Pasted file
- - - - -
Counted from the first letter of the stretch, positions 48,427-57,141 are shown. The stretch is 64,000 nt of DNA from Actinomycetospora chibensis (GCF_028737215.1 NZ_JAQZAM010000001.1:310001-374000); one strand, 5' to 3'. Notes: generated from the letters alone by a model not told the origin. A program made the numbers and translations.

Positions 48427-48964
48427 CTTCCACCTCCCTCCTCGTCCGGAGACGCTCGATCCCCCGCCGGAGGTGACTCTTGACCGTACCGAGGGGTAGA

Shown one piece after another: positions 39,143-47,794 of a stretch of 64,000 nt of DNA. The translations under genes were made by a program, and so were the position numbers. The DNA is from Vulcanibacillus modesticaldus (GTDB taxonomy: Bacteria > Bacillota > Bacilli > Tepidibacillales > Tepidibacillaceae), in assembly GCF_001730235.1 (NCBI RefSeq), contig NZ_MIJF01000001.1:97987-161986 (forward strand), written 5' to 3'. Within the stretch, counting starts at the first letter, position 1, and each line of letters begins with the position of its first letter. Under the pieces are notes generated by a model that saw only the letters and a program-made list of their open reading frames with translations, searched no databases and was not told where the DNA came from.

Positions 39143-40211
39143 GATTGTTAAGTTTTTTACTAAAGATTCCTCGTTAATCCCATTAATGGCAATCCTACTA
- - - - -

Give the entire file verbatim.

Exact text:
Counted from the first letter of the stretch, positions 48,427-57,141 are shown. The stretch is 64,000 nt of DNA from Actinomycetospora chibensis (GCF_028737215.1 NZ_JAQZAM010000001.1:310001-374000); one strand, 5' to 3'. Notes: generated from the letters alone by a model not told the origin. A program made the numbers and translations.

Positions 48427-48964
48427 CTTCCACCTCCCTCCTCGTCCGGAGACGCTCGATCCCCCGCCGGAGGTGACTCTTGACCGTACCGAGGGGTAGA

Shown one piece after another: positions 39,143-47,794 of a stretch of 64,000 nt of DNA. The translations under genes were made by a program, and so were the position numbers. The DNA is from Vulcanibacillus modesticaldus (GTDB taxonomy: Bacteria > Bacillota > Bacilli > Tepidibacillales > Tepidibacillaceae), in assembly GCF_001730235.1 (NCBI RefSeq), contig NZ_MIJF01000001.1:97987-161986 (forward strand), written 5' to 3'. Within the stretch, counting starts at the first letter, position 1, and each line of letters begins with the position of its first letter. Under the pieces are notes generated by a model that saw only the letters and a program-made list of their open reading frames with translations, searched no databases and was not told where the DNA came from.

Positions 39143-40211
39143 GATTGTTAAGTTTTTTACTAAAGATTCCTCGTTAATCCCATTAATGGCAATCCTACTA